Home Build an Aquaponics system
Keeping tropical fish comes in all flavours and shapes. Some people prefer to breed “impossible fish” while others dedicate serious time and effort to a particular aquascape. Others simply obsess on fish and build large fish rooms to house all their specimens.
My interests include the problems associated with growing healthy and non-polluted food – this is a system that marries both hydroponics and aquiculture techniques with very little outside power required. This topic will be ongoing as appropriate articles appear.
I am looking to find. for my readers, a good way to build an aquaponics system at home by myself. Occasionally this blog will explore the ways fish keeping and green living can be combined.
One interesting method, that seems to be a proper project for this combination, is identified at Instructables.com :
This low-cost vertical aquaponic system can grow leafy greens, herbs and raise fish for a small family year round, and it fits in a 5′ by 3′ space.
Build an Aquaponics System in about 2 hours!
The system is built of discards from various places or products that are quite easily available at a local hardware store. Of course, living in Montreal, where it is very cold in winter, a system like this cannot be used year round or left operating outside during the winter.
There is no reason that a fully integrated food/fish system like this could not be improved to the point where it can be brought indoors and become an attractive furniture piece for the home.
If you wish to build an aquaponics system inside, though, you might want to visit the local pet store to provide standard glass aquariums of big enough size to house the fish. They should also provide proper stands to hold the tanks safely. The aquariums would allow the fish tank’s inhabitants to be viewed.
The rest of the growing structure can be kept quite similar to the outdoor model, or the plumbing can be spruced up with less industrial piping for an upscale interior location. Place the place growing system in a bright and sunny location. The fact that sunlight should not be allowed into the aquariums can be overcome by the liberal use of background paper to block it from solar rays from the tank interior.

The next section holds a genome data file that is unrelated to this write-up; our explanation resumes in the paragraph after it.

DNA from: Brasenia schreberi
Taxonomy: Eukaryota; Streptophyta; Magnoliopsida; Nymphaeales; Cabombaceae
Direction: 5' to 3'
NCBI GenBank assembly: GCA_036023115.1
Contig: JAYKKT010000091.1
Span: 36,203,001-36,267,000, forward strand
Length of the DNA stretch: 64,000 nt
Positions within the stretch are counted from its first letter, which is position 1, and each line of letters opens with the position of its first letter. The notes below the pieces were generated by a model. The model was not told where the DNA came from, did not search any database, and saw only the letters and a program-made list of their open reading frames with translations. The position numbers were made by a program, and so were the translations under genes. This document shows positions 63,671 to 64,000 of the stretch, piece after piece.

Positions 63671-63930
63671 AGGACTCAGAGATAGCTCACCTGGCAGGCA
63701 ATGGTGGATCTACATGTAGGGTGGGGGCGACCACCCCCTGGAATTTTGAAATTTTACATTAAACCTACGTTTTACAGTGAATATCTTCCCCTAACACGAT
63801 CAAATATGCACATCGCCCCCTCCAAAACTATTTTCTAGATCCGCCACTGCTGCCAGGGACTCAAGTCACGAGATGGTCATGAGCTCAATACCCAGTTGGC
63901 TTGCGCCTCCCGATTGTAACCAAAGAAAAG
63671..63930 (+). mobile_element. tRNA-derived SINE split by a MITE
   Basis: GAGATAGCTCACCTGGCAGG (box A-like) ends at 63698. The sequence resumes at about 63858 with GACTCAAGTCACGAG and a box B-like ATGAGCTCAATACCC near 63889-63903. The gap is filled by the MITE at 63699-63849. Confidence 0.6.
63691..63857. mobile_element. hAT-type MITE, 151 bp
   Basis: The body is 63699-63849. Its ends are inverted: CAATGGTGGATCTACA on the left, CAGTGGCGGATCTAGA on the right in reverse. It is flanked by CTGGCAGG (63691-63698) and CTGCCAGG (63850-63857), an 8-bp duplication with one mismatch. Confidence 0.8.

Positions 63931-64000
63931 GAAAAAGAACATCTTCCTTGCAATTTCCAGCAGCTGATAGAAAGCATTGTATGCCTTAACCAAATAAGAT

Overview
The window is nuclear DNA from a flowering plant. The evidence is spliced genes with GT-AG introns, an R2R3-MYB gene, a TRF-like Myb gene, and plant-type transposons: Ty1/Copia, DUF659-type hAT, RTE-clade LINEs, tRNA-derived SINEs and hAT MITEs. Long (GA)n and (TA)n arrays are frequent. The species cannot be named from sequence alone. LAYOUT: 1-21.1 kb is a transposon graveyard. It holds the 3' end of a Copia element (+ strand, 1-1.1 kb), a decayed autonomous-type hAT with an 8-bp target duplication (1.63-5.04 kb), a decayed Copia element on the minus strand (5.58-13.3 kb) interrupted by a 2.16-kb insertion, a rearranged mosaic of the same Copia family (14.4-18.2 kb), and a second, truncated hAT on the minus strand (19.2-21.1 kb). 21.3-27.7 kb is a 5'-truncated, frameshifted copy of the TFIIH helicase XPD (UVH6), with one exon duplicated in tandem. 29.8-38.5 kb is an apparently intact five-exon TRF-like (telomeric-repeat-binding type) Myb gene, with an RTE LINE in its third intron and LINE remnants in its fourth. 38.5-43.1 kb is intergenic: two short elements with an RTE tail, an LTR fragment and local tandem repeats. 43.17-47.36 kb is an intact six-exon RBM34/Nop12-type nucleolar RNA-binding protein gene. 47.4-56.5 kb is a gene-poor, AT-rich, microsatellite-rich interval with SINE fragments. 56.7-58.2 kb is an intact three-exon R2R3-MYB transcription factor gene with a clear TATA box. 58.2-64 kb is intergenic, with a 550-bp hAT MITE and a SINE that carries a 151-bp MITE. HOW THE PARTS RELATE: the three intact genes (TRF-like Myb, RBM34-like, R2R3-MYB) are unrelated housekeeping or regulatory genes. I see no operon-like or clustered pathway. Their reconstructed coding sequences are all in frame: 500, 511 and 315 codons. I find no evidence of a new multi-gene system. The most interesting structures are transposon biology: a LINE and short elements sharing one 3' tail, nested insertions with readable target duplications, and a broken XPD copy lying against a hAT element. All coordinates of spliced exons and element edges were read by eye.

Secondly, although the article’s:
Recommended plants and fish
Leafy vegetables, tomatoes and herbs do well in these systems. So do flowers. You can experiment to find which do well and fit your needs.
Tilapia and trout do well, they grow quickly and they’re delicious.
The trout will probably have to be eliminated and only tilapia considered since they are African Cichlids and are quite suited to more temperate conditions than trout. No-one is interested in adding the bother and expense of chillers for the aquariums.
Tilapia, which can live quite happily at standard room temperature, are a perfect fit. The tanks should be large enough to allow strong fish growth. The fact that tilapia are often quite prolific can create a constant selection of maturing fresh fish to be harvested – trout are much more difficult to breed and keep in production – in or outside.
For a much more exhaustive guide to build an aquaponics system like this, the original guide with lots of pictures is found at Engineering for Change